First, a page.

This category has been listed above all others because it is the single most important factor for evaluating your primary, “house” inkjet canvas. The fact is that this is the fine art industry and whether you are the artist, a gallery owner, a publisher, or a printmaker, the ultimate universal goal is to sell art. Art is predominantly sold as a result of its aesthetic appeal and the emotional derivative of the image presentation. In other words, the better your prints look, the more your artists will sell, which will naturally result in more printing business. If the artists that you print for are confident that you are reproducing their work in the most visually appealing manner and this is reflected in their print sales, you can be sure they will continue to employ your services. On the other hand, if the artist decides to shop around or happens to come in contact with an alternative printmaker who is obviously producing superior inkjet canvas prints, the artist will be gone in an instant. The only way to be certain that you are producing the most visually appealing inkjet canvas prints, is to test several different inkjet canvases for color gamut, Dmax (optical density), resolution, texture, and weight. Let us carefully consider each of these attributes individually.
Color Gamut – during
this progressively competitive business merely providing nice color replica isn’t enough.
You need to offer the best color reproduction. Although precise color gamut measurement tools, such as a Colorimeter or spectrophotometer can and should be used if available, the naked eye is usually enough to distinguish a superior inkjet canvas.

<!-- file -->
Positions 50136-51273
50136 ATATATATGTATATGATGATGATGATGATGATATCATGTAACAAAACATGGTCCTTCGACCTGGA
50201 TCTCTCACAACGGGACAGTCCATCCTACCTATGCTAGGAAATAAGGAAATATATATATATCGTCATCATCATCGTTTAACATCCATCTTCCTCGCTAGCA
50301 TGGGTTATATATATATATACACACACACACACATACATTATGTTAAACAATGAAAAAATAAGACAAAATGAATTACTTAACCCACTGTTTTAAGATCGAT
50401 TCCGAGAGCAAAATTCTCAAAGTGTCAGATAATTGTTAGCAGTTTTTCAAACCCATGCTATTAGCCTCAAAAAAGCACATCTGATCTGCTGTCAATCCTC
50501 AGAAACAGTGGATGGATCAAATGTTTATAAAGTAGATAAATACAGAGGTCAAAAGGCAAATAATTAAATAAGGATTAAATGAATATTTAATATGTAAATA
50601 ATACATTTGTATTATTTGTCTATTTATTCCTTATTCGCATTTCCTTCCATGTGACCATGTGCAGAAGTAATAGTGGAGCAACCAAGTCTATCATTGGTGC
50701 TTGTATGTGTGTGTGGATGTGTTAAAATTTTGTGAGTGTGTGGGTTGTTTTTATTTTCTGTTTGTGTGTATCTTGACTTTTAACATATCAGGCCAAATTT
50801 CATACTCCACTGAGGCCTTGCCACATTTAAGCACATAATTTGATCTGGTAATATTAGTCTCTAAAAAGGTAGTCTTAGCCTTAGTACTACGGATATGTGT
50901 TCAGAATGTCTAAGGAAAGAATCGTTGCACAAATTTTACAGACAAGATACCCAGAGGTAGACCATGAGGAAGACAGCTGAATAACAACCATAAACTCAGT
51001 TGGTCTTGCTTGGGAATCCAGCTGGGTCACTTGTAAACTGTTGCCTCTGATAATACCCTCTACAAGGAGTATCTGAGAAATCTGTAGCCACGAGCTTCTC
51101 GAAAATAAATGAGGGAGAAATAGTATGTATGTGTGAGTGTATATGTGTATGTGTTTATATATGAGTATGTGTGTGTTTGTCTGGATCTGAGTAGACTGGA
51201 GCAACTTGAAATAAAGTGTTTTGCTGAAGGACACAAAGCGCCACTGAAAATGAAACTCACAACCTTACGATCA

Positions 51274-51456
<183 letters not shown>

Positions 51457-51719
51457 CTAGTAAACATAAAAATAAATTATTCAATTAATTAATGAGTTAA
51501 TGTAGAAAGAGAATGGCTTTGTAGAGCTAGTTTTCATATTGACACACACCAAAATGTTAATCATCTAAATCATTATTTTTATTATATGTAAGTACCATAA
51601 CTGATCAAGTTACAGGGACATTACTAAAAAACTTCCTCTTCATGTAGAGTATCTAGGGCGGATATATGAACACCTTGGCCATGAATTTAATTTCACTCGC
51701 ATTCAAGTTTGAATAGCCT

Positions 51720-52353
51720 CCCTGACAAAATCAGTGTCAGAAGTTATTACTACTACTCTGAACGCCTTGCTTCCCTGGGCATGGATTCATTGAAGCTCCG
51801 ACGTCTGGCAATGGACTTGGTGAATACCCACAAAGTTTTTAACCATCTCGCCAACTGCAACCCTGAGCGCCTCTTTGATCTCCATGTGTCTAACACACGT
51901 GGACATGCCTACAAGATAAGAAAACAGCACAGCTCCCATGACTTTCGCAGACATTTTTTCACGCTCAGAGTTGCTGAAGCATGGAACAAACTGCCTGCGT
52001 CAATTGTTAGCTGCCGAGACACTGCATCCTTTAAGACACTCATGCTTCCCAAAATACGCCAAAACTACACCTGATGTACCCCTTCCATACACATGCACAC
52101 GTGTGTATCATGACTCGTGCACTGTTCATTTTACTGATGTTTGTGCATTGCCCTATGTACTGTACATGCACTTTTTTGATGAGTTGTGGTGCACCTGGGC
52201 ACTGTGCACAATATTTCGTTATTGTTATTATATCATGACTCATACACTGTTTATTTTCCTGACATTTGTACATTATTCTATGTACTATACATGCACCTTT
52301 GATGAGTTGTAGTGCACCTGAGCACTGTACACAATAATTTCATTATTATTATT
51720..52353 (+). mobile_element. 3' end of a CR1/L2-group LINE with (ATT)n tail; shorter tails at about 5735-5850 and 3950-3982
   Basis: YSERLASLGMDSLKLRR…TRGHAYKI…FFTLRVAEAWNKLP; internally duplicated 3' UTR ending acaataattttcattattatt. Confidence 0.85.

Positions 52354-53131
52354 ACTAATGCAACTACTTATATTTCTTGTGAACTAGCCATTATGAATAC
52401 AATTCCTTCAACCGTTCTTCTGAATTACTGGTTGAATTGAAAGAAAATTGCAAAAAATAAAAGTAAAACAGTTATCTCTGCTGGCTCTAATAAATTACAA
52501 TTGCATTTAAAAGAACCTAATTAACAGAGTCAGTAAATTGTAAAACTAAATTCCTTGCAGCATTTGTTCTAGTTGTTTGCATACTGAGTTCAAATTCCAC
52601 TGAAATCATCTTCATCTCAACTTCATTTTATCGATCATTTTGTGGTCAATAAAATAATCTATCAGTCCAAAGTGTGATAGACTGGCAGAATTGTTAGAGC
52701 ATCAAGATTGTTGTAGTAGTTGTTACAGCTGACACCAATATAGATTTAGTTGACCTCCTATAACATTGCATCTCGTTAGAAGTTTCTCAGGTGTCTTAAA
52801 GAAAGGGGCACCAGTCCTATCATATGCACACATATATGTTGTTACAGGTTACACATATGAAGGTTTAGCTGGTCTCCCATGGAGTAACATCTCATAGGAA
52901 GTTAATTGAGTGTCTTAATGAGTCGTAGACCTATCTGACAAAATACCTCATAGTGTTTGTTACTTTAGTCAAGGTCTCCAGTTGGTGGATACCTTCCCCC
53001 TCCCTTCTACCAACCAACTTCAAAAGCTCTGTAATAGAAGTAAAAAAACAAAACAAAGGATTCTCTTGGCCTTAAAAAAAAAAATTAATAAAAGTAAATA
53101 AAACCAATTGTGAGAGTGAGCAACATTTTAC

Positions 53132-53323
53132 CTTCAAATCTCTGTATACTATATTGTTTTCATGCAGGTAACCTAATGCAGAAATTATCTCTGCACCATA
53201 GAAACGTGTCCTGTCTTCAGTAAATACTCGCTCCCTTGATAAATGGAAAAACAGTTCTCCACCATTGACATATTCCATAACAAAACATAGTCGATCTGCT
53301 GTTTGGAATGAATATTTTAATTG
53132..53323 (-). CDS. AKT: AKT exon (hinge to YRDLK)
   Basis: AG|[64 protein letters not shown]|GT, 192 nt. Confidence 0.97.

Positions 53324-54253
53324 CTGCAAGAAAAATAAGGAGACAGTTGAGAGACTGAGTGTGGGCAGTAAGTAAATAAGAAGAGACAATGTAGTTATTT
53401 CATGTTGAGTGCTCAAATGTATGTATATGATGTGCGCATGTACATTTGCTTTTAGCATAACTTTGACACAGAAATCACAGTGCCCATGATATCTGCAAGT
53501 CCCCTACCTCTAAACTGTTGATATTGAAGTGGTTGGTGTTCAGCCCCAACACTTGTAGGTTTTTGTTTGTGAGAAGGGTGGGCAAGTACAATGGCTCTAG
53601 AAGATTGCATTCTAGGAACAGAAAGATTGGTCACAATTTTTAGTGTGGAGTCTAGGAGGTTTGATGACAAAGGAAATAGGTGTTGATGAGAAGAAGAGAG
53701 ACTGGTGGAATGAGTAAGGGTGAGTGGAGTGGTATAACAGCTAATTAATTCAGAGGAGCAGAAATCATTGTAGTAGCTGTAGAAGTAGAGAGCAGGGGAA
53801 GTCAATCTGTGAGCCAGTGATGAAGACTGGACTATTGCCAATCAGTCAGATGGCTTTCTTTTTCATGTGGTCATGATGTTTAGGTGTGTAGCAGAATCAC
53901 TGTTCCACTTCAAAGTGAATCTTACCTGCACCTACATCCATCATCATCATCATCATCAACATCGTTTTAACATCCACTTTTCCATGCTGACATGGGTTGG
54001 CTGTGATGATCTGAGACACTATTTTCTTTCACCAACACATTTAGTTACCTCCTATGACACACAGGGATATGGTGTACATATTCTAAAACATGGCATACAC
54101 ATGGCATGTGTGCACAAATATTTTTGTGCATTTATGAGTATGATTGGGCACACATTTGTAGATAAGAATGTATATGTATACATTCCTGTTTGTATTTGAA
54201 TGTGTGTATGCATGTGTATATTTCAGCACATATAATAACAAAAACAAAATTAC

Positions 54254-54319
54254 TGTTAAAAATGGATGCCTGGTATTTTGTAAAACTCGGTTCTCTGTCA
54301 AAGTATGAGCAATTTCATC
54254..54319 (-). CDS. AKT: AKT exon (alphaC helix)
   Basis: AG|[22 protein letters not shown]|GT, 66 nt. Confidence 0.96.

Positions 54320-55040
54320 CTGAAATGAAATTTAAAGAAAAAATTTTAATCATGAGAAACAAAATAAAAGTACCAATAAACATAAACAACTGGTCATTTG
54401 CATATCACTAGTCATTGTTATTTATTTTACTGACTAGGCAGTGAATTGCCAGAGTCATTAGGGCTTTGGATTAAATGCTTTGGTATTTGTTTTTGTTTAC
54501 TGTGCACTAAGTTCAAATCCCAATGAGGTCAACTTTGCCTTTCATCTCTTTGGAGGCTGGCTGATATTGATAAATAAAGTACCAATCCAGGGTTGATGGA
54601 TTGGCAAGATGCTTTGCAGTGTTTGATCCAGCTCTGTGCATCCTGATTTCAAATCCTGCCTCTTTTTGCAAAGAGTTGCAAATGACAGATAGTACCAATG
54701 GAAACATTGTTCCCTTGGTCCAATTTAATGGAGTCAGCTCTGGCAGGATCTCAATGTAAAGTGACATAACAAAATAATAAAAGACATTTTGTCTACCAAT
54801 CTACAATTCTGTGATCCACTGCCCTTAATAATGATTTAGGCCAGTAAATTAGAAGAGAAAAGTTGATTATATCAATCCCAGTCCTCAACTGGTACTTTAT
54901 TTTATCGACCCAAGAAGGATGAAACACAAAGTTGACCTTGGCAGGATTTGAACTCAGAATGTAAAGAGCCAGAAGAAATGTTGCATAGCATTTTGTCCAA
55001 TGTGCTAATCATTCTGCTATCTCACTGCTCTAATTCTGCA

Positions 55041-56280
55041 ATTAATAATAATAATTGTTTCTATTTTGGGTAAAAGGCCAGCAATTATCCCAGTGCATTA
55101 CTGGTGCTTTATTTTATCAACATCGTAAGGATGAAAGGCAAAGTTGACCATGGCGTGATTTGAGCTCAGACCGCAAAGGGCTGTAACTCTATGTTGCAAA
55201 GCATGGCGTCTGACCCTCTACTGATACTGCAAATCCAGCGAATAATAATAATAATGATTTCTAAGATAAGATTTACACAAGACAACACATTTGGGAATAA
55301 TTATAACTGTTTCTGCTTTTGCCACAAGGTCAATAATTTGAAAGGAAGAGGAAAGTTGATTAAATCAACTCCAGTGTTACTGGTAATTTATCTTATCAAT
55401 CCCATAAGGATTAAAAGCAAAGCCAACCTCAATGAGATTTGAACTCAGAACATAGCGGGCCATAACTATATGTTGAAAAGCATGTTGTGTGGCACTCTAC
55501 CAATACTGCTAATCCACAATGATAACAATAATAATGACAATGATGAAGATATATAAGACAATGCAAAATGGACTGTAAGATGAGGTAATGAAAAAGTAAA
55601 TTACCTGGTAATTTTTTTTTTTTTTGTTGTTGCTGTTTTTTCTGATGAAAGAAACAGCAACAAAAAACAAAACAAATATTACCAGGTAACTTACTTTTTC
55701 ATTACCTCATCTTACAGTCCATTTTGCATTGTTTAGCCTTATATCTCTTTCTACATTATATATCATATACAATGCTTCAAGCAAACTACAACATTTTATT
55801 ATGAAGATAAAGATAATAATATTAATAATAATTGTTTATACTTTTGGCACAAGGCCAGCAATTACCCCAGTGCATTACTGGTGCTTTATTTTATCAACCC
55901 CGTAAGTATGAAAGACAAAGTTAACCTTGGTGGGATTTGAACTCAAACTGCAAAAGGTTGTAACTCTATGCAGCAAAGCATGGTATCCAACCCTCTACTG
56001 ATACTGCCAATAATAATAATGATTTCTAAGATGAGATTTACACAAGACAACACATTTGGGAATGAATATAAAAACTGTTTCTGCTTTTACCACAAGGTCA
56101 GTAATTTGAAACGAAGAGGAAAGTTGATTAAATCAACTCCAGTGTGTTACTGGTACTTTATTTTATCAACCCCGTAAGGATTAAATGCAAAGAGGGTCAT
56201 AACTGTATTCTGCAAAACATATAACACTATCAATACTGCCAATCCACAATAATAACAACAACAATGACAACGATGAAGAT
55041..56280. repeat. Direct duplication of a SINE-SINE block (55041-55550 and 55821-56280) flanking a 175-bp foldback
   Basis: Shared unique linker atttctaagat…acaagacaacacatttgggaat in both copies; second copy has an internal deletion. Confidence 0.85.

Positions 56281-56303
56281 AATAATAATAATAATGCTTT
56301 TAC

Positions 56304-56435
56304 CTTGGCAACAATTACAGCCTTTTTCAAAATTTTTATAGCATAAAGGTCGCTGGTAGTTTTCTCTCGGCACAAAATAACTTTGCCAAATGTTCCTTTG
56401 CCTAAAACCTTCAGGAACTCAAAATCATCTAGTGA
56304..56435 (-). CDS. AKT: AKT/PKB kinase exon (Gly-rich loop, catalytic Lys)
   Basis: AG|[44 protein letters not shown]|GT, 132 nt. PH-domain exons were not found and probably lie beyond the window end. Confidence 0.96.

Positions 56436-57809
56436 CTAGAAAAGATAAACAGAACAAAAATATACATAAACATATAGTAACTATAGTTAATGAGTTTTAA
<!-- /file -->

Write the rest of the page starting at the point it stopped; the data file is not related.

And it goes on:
Print a color target, which consists of several individual color patches, on each inkjet canvas that you are evaluating.
Use these targets to compare each individual color to determine which inkjet canvas produces the best color gamut. It is also recommended to print the same, colorful image on each inkjet canvas and see which produces the most vibrant colors.
Dmax – Dmax could be a live of most density of associate image’s color however additional specifically its black density.
Again, the most precise measurements can be taken with a densitometer, but the naked eye will suffice if this equipment is not available to you.
When discussing paper and inks, Dmax is commonly defined as the blackest black possible.
Black density is arguably the foremost discernible characteristic in evaluating the standard of ink, paper, inkjet canvas, and even printmakers themselves.